Institute for War and Peace Reporting | Giving Voice, Driving Change

Tangerine Fever Grips Abkhazia

The citrus fruit trade is the main means of survival for the Abkhaz since they broke away from Georgia.
By IWPR

The "yellow fever" season has begun in Abkhazia.


That is what Abkhaz call the time of year when the tangerine harvest is ripe and thousands of residents of the unrecognised republic flock to its northern border with Russia to trade them.


Since the end of the war with Georgia in 1993, the tangerine trade has become the main source of income for Abkhaz families. With the region's chronic lack of employment, the money they earn in the three months of the season must be enough to sustain them over the rest of the year.


With the border closed to the south, the tangerine traders all head north to the river Psou that divides Abkhazia from Russia. Here on either side of a narrow bridge, the respective customs services have set up posts.


Last week, an impressive column of trucks had already built up and a two-kilometre-long queue of people, pushing trolleys and carts piled high with tangerines, stretched back into Abkhazia. To cross the bridge and reach the Russian side of the border can take up to ten hours on a weekday and even longer at weekends.


Most of the traders are ordinary people, who harvest their own tangerines and come back repeatedly to the border, until the season ends.


"I could trade my tangerines on the Abkhaz side too, but the price here is much lower than on the Russian side and my family badly needs the extra roubles," said Nadezhda, a woman in her fifties, standing in the long queue.


She said the salary she earned after 30 years teaching as a maths teacher was not enough to live on. Which is why she has to spend her weekends ferrying up to 50 kilogrammes of tangerines in a small cart, made out of an old child's pram. When she has sold her cargo, she generally uses the money to buy food, which is cheaper in Russia.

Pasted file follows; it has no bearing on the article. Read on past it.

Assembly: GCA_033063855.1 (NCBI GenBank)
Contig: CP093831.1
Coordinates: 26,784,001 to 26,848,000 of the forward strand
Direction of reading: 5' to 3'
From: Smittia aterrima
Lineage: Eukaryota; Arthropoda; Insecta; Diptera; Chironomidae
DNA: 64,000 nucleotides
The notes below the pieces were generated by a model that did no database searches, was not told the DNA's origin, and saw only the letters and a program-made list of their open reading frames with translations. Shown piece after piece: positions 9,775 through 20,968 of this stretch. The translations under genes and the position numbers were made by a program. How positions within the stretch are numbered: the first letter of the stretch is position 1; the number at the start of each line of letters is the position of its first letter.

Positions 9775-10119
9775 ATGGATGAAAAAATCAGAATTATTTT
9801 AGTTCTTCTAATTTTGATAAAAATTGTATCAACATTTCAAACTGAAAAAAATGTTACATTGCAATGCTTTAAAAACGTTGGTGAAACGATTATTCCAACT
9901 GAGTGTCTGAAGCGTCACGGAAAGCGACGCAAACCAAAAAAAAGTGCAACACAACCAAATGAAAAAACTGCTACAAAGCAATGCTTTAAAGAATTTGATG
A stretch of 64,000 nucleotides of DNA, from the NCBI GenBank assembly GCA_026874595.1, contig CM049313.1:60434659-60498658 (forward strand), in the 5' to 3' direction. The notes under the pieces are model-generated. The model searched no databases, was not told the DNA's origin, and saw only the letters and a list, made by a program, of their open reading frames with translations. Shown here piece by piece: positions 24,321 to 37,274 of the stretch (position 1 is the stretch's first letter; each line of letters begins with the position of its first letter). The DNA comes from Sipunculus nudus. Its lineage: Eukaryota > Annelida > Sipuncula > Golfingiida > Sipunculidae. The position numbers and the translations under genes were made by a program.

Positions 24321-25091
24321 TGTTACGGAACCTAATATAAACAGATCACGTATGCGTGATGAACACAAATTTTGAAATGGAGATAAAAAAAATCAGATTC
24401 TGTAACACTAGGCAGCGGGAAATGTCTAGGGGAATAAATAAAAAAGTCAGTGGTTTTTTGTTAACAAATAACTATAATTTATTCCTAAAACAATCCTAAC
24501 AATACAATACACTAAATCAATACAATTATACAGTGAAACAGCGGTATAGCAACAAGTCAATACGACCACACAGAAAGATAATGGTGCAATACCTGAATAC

"My daughter-in-law used to come here," Nadezhda said. "But she developed health problems and the doctors told her that if she did not stop dragging heavy loads, she could not have children. So I took over the tangerines. Otherwise we would have nothing to feed the family."


This hand-to-mouth existence is a far cry from Soviet times, when the Abkhaz owner of a small citrus orchard could afford to have a large two-storey house and at least one car - a rare privilege in the communist era.


Abkhazia used to have a virtual monopoly on citrus fruit production in the Soviet Union. Eighty five per cent of the country's tangerines - which were an essential part of New Year celebrations in every Soviet household - came from the Black Sea republic, helping to give the region one of the highest standards of living in the country.


In 1991 the end of the Soviet Union and the move to a market economy brought a flood of citrus fruits from around the world. Despite this, Russia's taste for Abkhazian tangerines has remained - the only problem is the difficulty of getting them out of the republic. Even though the sanctions regime imposed on the entity by the CIS has weakened, ordinary traders still have enormous difficulties getting their product to market.